Bisutti’s first go at modeling began at age 16, when she encountered “a lot of pressure to have to be a certain weight,” in order to book jobs with New York-based contemporary labels like Jill Stuart and Yigal Azrouel. She says that at the beginning of her career, “my agency actually called me a fat pig and that I was a cow and needed to lose two inches off of my hips, weight off of my waist, or they weren’t going to send me on castings because I was too big. … I got very unhealthy thin,” she told The Daily Beast. At 5-foot-10 and 108 pounds, she got an early wake-up call when “my [8-year-old] cousin, when I was a lot thinner than I am now, told me that she thinks that she should throw up her food so she can feel pretty like me, and that really just showed me the kind of impact that the way I was living my life had on younger girls.”
Bisutti insists that she is not singling Victoria’s Secret out for blame, but she is meekly sharing a few grimy details of what she saw going on backstage in the fashion universe. The company insists that the former model has embellished some of the details of her story.
And the faith element here? There is quite a bit of content in the Beast report, yet it’s amazingly thin in the facts department:
Sitting doe-eyed in a chair at the Beast’s New York headquarters with a silver cross pendant prominently gracing her clavicle, Bisutti explains: “As I continued modeling lingerie, my convictions grew about wanting to honor my husband and our marriage and not having other men see me in lingerie, and also my desire to be a better role model for girls everywhere.” (She’ll soon channel her admiration for more modest fashions into something tangible with the release of a “Christian fashion line.”)
In 2009, following her Victoria’s Secret triumph, Bisutti decided — yet again — that modeling was not for her. It was then, while accompanying her husband on a business trip, that she tweeted: “I quit being a VS model to become a Proverbs 31 wife.” Her move quickly earned her national headlines and the book deal. … She continues: “I’m just working on being the right kind of wife to my husband as far as looking to him as the only person that gives me attention … He is the only man that’s gonna see me in lingerie, now that I’m not a lingerie model.”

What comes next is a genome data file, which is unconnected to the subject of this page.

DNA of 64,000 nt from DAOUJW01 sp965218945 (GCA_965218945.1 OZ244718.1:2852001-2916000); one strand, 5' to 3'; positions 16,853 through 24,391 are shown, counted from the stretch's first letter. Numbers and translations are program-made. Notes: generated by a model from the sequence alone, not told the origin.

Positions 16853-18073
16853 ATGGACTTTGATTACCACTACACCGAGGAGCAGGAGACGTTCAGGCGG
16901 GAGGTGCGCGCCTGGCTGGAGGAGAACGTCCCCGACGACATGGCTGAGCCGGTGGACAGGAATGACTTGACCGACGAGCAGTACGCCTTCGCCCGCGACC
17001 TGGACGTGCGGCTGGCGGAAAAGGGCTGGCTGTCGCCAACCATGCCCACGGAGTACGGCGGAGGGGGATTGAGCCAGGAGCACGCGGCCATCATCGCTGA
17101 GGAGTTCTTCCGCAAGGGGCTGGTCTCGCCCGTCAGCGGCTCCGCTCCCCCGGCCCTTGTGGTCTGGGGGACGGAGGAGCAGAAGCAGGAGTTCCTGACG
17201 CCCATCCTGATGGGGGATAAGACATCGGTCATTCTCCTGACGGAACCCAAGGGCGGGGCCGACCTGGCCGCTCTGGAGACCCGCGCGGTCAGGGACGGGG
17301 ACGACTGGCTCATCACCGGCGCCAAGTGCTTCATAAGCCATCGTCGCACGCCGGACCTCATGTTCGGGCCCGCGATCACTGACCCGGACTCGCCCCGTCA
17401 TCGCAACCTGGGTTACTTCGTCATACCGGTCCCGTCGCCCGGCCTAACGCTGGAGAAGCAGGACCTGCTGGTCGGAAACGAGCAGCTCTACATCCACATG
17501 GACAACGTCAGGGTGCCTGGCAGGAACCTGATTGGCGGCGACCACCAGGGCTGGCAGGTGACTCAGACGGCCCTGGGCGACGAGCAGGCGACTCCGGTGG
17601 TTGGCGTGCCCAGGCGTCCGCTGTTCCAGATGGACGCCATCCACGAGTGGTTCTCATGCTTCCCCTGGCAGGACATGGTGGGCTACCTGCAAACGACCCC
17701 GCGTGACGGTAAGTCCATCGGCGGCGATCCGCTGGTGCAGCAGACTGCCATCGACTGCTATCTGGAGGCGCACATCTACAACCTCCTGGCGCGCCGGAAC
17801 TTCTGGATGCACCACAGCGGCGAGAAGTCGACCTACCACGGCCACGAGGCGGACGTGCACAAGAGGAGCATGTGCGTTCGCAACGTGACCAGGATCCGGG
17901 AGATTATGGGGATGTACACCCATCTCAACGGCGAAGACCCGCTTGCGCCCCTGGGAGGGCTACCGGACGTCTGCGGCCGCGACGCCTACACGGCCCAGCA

She and her husband have since relocated to Montana, where they “really just focus on going to church and building our relationship with the Lord. …”
Good to know. So what is missing?
Well, for starters, in what faith tradition did Bisutti grow up? How about her husband?
Is she a Baptist? A nondenominational charismatic? A conservative Catholic? What?
What church does this couple currently attend? Does she actually see her current, and future work, as a form of ministry? In fact, her weblog — ImNoAngel.org — is, well, a “.org” site. Is her work linked to a church? Oh, and does she think it is possible to be a traditional Christian in the fashion industry? If the answer is “yes,” what corners does she think would welcome young women on their own terms? How about the fashion-magazine industry?
I think the assumption, in between the lines in these stories, is that anyone who talks like this and takes this (from the media’s perspective) kind of slightly strange public stance is, de facto, a born-again, evangelical, Protestant Christian. Right? Well, why not ask one or two specific questions and add some facts that address theme No. 3, the “why,” in this faith-driven story?